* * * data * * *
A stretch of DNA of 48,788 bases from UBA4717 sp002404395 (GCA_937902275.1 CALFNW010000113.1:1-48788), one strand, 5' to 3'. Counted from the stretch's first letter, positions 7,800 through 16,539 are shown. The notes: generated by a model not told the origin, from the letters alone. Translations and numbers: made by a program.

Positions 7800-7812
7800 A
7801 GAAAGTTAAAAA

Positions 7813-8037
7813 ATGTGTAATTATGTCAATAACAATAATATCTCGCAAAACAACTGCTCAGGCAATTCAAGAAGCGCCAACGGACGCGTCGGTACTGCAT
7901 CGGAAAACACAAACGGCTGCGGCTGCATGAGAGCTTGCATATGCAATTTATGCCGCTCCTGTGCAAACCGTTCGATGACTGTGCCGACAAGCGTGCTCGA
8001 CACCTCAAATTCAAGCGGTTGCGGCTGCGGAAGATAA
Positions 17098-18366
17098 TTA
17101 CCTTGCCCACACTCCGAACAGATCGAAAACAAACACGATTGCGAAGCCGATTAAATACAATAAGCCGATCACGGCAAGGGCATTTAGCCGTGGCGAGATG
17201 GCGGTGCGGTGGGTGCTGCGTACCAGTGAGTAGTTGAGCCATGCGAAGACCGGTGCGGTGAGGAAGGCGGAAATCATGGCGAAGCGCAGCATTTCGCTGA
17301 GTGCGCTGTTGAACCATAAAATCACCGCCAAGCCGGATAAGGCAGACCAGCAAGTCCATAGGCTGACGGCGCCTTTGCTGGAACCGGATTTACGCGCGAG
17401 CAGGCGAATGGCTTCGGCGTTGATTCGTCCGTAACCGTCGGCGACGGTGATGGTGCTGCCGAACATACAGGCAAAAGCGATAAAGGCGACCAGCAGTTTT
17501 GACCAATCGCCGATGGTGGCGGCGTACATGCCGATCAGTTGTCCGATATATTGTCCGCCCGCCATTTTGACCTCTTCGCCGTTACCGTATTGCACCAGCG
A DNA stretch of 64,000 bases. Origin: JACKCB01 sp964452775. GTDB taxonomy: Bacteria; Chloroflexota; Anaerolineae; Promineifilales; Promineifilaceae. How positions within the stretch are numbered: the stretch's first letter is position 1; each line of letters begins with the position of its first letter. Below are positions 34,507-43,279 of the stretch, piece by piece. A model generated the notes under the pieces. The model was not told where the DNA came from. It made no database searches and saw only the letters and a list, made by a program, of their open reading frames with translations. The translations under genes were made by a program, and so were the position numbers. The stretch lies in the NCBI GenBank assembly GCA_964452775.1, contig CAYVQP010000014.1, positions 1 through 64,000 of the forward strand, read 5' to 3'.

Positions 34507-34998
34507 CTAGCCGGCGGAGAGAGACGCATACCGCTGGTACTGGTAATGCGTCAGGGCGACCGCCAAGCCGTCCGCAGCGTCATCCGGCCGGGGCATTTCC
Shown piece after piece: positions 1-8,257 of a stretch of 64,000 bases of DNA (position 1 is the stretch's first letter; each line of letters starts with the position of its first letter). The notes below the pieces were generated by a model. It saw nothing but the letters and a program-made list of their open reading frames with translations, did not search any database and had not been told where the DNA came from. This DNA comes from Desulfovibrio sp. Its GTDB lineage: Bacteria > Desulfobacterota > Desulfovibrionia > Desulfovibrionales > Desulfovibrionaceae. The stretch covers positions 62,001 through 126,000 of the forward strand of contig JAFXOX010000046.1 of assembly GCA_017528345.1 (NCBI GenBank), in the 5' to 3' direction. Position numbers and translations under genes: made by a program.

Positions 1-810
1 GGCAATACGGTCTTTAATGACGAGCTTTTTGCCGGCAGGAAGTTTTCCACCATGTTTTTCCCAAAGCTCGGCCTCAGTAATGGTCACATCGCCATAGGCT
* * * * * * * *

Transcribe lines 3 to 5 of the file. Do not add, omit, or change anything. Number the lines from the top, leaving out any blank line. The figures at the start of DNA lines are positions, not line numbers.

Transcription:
7800 A
7801 GAAAGTTAAAAA

Positions 7813-8037